and which was afterwards repaid by the Commonwealth, was as follows: In 1861, $64.00; in 1862, $526.80; in 1863, $871.00; in 1864, $636.00; in 1865, $269.49. Total amount, $2,367.29. The ladies of Gill were constantly engaged through the war in sewing, knitting, scraping lint, &c. They held weekly meetings, ‘and sent box after box to the seat of war. One lady knit eighty-three pairs of woollen socks for the soldiers alone.’
Alfred R. Field, Hervey C. Newton, Aaron K. Warner; in 1863, Humphrey Stevens, Hervey C. Newton, Aaron K. Warner; in 1864, Humphrey Stevens, Henry L. Pratt, Frederick G. Smith; in 1865, Humphrey Stevens, Hervey C. Newton, Aaron K. Warner. The town-clerk during all these years was Noah S. Wells. The town-treasurer in 1861 and 1862 was Rufus Howland; in 1863 and 1864, Bela Kellogg; in 1865, Noah S. Wells. 1861. A large meeting of the citizens of Greenfield, composed of gentlemen of all political parties, was held on the evening of the 20th of April, in the town hall, at which patriotic speeches were made, and the following resolutions presented by Hon. Daniel W. Alvord were unanimously adopted:—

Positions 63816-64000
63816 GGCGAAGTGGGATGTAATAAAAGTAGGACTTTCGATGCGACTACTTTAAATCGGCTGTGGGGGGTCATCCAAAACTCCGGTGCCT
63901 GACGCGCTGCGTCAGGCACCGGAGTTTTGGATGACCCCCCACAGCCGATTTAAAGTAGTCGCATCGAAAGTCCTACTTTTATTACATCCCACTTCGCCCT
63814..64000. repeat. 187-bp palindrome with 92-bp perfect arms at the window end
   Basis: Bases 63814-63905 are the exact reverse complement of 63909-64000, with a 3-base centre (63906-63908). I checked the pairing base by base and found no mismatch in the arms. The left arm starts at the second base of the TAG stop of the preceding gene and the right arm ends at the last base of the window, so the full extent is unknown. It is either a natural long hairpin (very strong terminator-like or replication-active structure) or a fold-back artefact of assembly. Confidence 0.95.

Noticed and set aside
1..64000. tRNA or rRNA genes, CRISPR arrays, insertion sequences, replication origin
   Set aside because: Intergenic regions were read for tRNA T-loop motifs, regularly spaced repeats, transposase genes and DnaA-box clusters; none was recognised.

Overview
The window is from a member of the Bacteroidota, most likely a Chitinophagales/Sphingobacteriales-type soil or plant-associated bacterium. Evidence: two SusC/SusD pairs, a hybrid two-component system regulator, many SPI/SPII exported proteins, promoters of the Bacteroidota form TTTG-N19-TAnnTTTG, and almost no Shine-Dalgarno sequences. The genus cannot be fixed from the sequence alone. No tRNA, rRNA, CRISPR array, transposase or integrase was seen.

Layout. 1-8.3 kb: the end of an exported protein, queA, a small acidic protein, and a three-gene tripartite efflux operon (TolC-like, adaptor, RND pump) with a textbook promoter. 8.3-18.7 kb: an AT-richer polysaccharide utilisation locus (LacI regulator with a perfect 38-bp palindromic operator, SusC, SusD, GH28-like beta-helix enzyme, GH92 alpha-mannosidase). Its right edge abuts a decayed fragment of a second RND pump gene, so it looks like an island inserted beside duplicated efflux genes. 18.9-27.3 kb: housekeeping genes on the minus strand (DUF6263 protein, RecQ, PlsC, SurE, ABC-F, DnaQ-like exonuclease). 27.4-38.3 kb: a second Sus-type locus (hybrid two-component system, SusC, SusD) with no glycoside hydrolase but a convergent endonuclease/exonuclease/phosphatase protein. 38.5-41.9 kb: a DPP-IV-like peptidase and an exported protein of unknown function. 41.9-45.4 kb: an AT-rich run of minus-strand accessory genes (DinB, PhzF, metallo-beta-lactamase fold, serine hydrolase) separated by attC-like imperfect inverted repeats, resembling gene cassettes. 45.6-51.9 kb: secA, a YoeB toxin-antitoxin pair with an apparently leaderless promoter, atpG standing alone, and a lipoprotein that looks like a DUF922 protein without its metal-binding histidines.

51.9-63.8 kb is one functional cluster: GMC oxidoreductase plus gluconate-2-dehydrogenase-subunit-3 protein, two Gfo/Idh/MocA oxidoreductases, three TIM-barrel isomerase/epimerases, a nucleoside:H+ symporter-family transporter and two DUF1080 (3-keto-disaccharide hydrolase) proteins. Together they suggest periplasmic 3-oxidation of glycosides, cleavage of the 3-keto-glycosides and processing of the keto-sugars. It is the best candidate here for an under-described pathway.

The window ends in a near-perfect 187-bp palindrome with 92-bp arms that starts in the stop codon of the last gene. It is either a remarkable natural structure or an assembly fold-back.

Resolved, That the safety of the Republic, the welfare of the people, the preservation of our liberties, imperatively require a resort to arms; that force should be met by force, and treason and rebellion crushed by the strong hand of power. Resolved, That, in an emergency like this, present party names should be forgotten, party prejudices and animosities buried, and all good citizens should stand together in the defence of our common country. Resolved, That we will give our united and hearty support to the administration in all lawful efforts to suppress the Rebellion; that we will furnish our full proportion of means and men;, and that we pledge our fortunes and our lives for the defence of the Republic, and the maintenance of liberty.